Hospital admissions rise as south-east Queensland swelters in the heat

If you thought Sunday and Monday were hot, wait until you meet Tuesday.

On Sunday the temperature peaked at 34 degrees, while on Monday it crept up to a sweltering 35.

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Heat is 'risky for everyone'

Brisbane will reach 37 degrees and feel like 40 on Tuesday after hot conditions saw a spike in ambulance call-outs on Monday. Nine News

The heat itself was enough to make most people break out in an uncomfortable sweat but when the high moisture content in the air is taken into consideration, by 2pm it felt like 37.

Tuesday will see the temperature actually reach 37 degrees with the ambient temperature tipped to be even higher, prompting safety warnings from authorities.

The Bureau of Meteorology released a heatmap estimating the expected hottest regions of Australia on Tuesday.
The Bureau of Meteorology released a heatmap estimating the expected hottest regions of Australia on Tuesday. Photo: Bureau of Meterology

That's hotter than the predicted maximum 1700 kilometres north in Cairns. It's warmer than the state's hottest town of Julia Creek, which sweated through 20 straight days above 40 degrees in November 2014.

The Bureau of Meteorology is predicting humidity will be lower on Tuesday making moving through the city slightly more comfortable than it has been this week.


The climbing temperatures have seen the number of patients transported to hospital for heat-related illness increase slightly on Sunday and Monday.

This year the average number of people transported to hospital for heat-related illnesses is 3.7 people per day, but that number spiked to six people per day on Sunday and Monday.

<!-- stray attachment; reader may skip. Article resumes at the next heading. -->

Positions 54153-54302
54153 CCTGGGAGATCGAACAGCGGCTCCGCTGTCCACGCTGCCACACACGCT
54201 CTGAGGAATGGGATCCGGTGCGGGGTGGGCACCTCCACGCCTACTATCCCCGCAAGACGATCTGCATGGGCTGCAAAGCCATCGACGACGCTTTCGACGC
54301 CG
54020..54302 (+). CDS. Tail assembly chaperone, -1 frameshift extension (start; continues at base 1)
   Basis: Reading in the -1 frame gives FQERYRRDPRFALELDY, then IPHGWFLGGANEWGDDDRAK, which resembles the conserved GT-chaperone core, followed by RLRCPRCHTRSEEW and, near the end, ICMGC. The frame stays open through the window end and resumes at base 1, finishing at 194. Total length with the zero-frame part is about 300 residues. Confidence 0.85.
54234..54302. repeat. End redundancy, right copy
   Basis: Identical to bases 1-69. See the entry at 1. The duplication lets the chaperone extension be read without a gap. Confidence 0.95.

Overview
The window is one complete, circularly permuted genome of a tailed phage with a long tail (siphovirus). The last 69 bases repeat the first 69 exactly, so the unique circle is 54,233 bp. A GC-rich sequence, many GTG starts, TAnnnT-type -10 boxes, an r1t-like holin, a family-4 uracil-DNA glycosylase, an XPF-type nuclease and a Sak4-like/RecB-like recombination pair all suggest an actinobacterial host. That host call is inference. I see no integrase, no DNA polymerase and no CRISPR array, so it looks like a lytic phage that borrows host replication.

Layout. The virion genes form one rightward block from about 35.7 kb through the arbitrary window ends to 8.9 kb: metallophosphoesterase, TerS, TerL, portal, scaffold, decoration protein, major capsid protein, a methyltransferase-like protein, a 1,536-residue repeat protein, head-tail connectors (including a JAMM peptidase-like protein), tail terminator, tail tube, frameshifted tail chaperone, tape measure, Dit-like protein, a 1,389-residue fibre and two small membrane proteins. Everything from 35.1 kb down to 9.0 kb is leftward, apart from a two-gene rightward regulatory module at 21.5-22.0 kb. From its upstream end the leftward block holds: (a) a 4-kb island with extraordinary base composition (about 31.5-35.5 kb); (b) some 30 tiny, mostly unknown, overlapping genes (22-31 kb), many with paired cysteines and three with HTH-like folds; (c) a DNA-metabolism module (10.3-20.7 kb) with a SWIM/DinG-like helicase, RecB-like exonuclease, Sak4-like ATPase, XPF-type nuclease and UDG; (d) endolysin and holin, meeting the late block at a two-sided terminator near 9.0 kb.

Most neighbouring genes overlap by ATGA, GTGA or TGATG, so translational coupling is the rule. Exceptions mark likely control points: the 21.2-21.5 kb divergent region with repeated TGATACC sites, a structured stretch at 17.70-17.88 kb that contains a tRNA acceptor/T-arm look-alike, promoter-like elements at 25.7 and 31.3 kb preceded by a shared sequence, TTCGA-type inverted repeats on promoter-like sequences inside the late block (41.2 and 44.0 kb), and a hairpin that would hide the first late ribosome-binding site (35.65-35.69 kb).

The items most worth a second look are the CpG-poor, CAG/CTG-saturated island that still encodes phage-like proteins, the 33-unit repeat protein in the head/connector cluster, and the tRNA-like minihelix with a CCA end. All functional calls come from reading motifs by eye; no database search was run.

This week's hot conditions have seen a spike in patients being transported to hospital.
This week's hot conditions have seen a spike in patients being transported to hospital. Photo: Leigh Henningham

Cooler conditions won't present themselves until Friday, when the bureau is tipping a high of 29 degrees.

"We are in the depths of summer now, its February where we normally have average temperatures of 29-30 degrees," a spokesman for the bureau said.

"Things start cooling down in late March into April."

Queensland Health has a number of suggestions for staying healthy in the heat.

  • Keep hydrated by drinking water regularly during the day. 
  • Avoid drinking drinks with high levels of sugar, caffeine and alcohol and very cold drinks.
  • Eat smaller cool meals, such as salads. Do not take additional salt tablets unless prescribed by a doctor.
  • Keep yourself cool. Use wet towels or scarves, put your feet in cool water or take cool (not cold) showers. Stay indoors in cool or air-conditioned facilities
  • Close curtains and blinds, and open windows.
  • Avoid strenuous outdoor activities. If you can't avoid outdoor activities don't go out in the hottest part of the day.
  • Do not leave children, adults or animals in parked vehicles.
  • Keep in touch with sick or frail friends, neighbours and relatives to ensure that they are coping with the heat wave conditions.

Queensland Ambulance Service clinical quality and patient safety director Tony Hucker warned Queenslanders to stay out of the sun, avoid dehydration and wear loose-fitting clothing to keep cool.

"Try to avoid doing anything that's really exertional during the hot part of the day," He said.

"Drink lots and lots of water and look out for the old folks.

"What we've really got to be careful about today is the high risk groups and that's the older people and young kids, who sometimes just can't look out for themselves.

"So if you've got an elderly neighbour, go and knock on the door and say 'hey, how you going, do you need a drink?' and make sure they're OK."

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